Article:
Wives joining leaders on overseas trips introduces China to 'lady diplomacy'
First it was the president's glamorous spouse, and now Cheng Hong has joined husband Li Keqiang on the world stage
China's leaders arguably agree with late chairman Mao Zedong's famous observation that "women hold up half the sky". But the nation has rarely produced a female diplomatic leader like Madeleine Albright, Condoleezza Rice or Hillary Rodham Clinton.
However, Beijing seems to be embracing Mao's credo by welcoming "wife diplomacy" and "first-lady diplomacy".
Peng Liyuan, the glamorous wife of President Xi Jinping, dazzled many during the couple's diplomatic tours to Europe and the United States, and during the visit of US first lady Michelle Obama in March.
Last week, the public caught a glimpse of the scholar wife of Li Keqiang, Cheng Hong, during the premier's four-nation visit to Africa. They are visiting Ethiopia, Nigeria, Angola and Kenya - key political and trade hubs.
Cheng's debut on the political scene has stirred media coverage and publicity just as intense as Peng's did.
While Peng earned praise for her elegant fashion sense and keen interest in charity campaigns, state media this time emphasised Cheng's humble personality, clean image and impressive academic achievements.
The books Cheng has authored are in high demand. "All her works caught the fancy of readers after she set off to Africa with the premier," Xinhua said.
As photographs of her mingling with African leaders appeared in newspapers and on websites, the books she has written were flying off the shelves back home.
On its official microblog, the state news agency extolled Cheng's intellect and dedication to her family. She once cared for an elderly relative stricken with cancer until the relative died.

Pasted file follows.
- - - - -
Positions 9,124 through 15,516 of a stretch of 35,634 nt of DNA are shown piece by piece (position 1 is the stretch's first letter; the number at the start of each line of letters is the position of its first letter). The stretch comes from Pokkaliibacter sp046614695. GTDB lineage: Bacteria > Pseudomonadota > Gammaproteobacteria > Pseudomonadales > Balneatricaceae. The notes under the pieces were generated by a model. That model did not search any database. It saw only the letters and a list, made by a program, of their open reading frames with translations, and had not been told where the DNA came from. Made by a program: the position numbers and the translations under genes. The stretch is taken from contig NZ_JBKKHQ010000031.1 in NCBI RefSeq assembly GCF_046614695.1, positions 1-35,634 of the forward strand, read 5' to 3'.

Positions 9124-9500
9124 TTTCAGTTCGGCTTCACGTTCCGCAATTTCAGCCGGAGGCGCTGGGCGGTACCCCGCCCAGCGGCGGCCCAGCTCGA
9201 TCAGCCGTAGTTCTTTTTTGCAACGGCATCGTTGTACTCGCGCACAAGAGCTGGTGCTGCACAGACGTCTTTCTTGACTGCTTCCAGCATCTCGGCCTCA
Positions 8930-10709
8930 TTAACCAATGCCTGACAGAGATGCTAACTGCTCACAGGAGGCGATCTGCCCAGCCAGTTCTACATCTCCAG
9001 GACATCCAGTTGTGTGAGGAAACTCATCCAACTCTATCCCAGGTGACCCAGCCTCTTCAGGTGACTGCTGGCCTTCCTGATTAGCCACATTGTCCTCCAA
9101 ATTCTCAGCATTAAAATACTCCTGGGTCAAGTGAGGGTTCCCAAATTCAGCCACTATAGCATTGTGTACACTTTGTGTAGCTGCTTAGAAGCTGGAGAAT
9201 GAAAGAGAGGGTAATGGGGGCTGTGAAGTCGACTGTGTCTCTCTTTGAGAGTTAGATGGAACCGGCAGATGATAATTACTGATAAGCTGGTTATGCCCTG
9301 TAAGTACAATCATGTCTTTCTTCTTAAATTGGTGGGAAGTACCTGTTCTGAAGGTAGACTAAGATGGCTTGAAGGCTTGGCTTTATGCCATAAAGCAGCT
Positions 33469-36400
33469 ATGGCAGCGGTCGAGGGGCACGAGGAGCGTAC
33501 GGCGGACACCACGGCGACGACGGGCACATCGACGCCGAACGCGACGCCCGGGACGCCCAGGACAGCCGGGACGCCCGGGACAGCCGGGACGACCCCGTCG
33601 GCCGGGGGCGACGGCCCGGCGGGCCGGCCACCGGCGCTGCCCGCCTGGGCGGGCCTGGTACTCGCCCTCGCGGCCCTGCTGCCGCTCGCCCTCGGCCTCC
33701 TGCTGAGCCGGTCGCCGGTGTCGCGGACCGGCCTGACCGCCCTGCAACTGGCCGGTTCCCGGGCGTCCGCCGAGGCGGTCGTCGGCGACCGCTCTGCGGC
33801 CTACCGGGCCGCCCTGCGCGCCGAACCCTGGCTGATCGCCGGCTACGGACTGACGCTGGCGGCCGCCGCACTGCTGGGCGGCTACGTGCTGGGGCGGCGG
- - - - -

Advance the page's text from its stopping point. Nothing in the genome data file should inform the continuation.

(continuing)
Xinhua also talked about Cheng's more than 30-year career as an English professor at the Capital University of Economics and Business in Beijing. The university's website said Cheng had been twice named among the 10 most popular teachers on the campus.
She is also known for pioneering efforts to introduce American environmental writings to China. China Daily described Cheng in a profile piece as "one of the forerunners in the Chinese study of US nature writing".
Social-media users responded to Cheng's Africa trip with approval. "Professor Cheng is a committed academic, which is rare in academic circles these days," said one. "Cheng is a model for Chinese intellectuals," wrote another.
But more media focused on her role in shaping the world's image of China's highest-profile women.
China Women News said Cheng represented the ideal virtues of a Chinese woman, while The Beijing News said her presence "is helpful in fully showing the country's national image".
The state-affiliated Global Times said Cheng had contributed to China's public diplomacy.
Hailing "wife diplomacy" and "lady diplomacy", several state-run media said Cheng's activities helped promote China's national interest.
The unveiling of Peng and Cheng is notable, as Chinese leaders' wives have usually kept a low profile. They might not play the same roles and hold the same power as Clinton and her fellow ex-secretaries of state, but both the "first lady" and "second lady" have done their part in boosting China's soft power and raising its global profile.
Zhang Ying, a researcher at Beijing Foreign Studies University, wrote on Zhongguo Jiaoyubao (China Education Post) on Friday that "lady diplomacy" was an effective way to enhance China's image and soft power. But she said there should be a system and a law to give these wives of state leaders a formal status in China's diplomacy. She said "lady diplomacy" was a new highlight for China's diplomacy effort and "it will become more active and flexible and innovative".